Terrible news from Exuma.
Saturday, June 30, 2018 a tour boat exploded just off Barraterre Island with ten passengers aboard and two crewmen. This was a 40-foot open-style vessel with twin outboards. The US Coast Guard air evacuated several of the injured passengers to Bayfront Medical Center in St. Petersburg. The vessel had pulled close to the island to see the somewhat infamous swimming pigs which swim in the crystalline Bahamian waters from the island.
At this point there is no conclusion made as to the cause of the blast. There is one confirmed casualty and another passenger had tremendous physical injury resulting in amputations of her legs.
There can be several causes in boat explosions like these and more information is needed. It is not yet clear if the vessel was running at the time of the explosion—or as is more common in vessel explosions—whether the vessel was being started at the time of the explosion. Fuel containers have two basic formats on a vessel of this size and style. They are typically built into the hull of the vessel, or they are placed above-deck near the rear of the vessel in some form of enclosure. It is not likely—due to the size of the outboards demonstrated in photographs and video—that the fuel container was a temporary carry-on type used on smaller vessels.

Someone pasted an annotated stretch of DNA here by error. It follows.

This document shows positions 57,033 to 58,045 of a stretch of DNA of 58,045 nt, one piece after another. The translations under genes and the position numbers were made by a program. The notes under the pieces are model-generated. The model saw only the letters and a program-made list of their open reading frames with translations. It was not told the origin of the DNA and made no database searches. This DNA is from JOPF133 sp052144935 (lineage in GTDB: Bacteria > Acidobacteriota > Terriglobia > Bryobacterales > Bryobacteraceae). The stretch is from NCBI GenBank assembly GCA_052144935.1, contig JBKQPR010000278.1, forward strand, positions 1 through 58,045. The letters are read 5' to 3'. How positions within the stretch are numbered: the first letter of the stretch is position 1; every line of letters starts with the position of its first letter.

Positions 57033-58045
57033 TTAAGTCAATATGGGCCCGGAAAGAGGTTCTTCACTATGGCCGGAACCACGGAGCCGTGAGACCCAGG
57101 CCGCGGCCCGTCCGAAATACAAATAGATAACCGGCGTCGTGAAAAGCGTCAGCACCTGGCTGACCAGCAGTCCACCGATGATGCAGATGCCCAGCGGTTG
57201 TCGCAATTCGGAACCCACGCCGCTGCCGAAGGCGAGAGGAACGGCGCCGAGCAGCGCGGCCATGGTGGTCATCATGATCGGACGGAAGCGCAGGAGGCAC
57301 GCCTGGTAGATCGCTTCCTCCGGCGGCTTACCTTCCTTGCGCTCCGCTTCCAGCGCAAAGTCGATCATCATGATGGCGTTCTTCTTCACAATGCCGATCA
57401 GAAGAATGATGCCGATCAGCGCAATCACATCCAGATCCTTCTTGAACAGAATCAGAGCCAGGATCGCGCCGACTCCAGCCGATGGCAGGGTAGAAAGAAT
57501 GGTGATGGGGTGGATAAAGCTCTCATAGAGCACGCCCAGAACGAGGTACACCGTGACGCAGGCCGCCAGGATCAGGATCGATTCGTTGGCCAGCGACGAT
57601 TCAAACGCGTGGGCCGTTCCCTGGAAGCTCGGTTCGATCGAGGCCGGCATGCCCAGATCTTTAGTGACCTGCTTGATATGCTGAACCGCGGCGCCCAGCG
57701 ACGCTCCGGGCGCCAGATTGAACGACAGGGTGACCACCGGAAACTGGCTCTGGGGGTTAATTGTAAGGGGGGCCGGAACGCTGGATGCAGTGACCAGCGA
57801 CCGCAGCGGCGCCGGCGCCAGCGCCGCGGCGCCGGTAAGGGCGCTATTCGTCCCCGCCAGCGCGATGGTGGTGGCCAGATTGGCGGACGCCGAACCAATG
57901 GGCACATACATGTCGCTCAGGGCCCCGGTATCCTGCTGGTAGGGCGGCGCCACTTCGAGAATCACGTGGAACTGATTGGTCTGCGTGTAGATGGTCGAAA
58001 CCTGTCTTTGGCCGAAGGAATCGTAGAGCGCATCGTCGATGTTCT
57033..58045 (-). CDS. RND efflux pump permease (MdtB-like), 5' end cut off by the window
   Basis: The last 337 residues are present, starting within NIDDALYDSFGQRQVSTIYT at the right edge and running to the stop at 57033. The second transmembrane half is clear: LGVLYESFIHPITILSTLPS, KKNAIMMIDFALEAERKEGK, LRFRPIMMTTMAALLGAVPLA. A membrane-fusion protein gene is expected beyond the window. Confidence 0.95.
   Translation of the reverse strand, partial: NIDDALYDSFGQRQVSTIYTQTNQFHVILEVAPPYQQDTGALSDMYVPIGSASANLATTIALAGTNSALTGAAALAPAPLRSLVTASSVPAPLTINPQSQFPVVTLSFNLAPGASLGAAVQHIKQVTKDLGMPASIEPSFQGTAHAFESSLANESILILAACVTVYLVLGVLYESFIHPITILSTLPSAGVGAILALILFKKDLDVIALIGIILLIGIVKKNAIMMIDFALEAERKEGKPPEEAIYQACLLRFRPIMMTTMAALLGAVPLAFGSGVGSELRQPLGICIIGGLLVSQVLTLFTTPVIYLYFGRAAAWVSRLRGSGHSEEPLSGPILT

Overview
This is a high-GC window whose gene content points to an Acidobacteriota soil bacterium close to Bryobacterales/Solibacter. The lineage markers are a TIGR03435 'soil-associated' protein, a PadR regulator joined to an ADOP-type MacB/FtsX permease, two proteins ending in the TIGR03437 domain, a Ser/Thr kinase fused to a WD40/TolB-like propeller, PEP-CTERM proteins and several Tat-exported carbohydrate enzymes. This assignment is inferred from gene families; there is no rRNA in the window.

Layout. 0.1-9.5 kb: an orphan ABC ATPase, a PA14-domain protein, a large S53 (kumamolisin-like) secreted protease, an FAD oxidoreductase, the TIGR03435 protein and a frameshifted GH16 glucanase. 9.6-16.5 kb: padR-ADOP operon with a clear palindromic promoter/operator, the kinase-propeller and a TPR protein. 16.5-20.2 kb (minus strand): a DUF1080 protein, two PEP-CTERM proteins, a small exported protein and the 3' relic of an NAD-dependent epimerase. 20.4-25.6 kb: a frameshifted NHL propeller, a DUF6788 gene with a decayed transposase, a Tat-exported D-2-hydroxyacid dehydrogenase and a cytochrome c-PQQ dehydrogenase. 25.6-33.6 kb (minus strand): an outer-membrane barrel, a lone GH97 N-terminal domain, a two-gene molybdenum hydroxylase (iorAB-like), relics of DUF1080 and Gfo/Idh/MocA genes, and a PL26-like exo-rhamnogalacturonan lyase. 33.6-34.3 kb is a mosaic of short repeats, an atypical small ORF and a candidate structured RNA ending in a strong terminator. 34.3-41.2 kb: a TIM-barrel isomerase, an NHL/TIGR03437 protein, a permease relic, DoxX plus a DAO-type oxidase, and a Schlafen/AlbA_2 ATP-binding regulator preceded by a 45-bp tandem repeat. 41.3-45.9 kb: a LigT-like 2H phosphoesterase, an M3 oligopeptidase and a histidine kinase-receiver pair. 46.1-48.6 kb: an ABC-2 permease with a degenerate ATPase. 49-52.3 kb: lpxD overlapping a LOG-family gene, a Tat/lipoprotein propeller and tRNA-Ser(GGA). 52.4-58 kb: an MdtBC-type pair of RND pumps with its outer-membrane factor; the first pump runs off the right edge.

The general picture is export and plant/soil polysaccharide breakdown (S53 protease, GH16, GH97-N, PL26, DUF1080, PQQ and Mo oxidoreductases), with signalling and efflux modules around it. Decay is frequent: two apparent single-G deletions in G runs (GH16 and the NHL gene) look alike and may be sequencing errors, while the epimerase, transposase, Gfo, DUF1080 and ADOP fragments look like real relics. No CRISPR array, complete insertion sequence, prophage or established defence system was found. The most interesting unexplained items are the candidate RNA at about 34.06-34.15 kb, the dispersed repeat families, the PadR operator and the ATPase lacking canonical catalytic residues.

Explosions are not uncommon on vessels. Many times explosions occur when the operator begins to start the vessel. Unlike fuel lines on automobiles, fuel lines on vessels can be relatively exposed and therefore become damaged. Another possibility is that fuel tanks built into the deck of a vessel can crack, or the filler necks, or concealed fuel lines leading to the fuel tank connectors can become compromised.
It is also possible that the outboard engine itself developed a problem, caught fire or exploded, and caused an explosion with the greater fuel supply.
The photos available show the vessel burned down to the waterline and the vessel is just a bare shell. Investigators—both governmental and non-governmental–will be assigned to determine the cause of the casualty. In cases like these it is not unusual for an insurer to claim that the vessel operator had no knowledge of the condition which caused the explosion. It is a very common occurrence for marine insurers to deny claims based upon “lack of knowledge” or some other “exclusion” in an insurance policy.
In cases such as these the families are well advised to pursue such cases quickly. The evidence is going to be compromised. The witnesses are going to be influenced by insurers seeking favorable statements for the insurer. Experts need to be hired to examine available evidence before it is altered or is disposed. The key to pursuing a recovery for injured or deceased victims in maritime cases like this is to act quickly with the knowledge on how to proceed, and the expertise to know the maritime law.
MARITIME ATTORNEYS FOR 25 YEARS.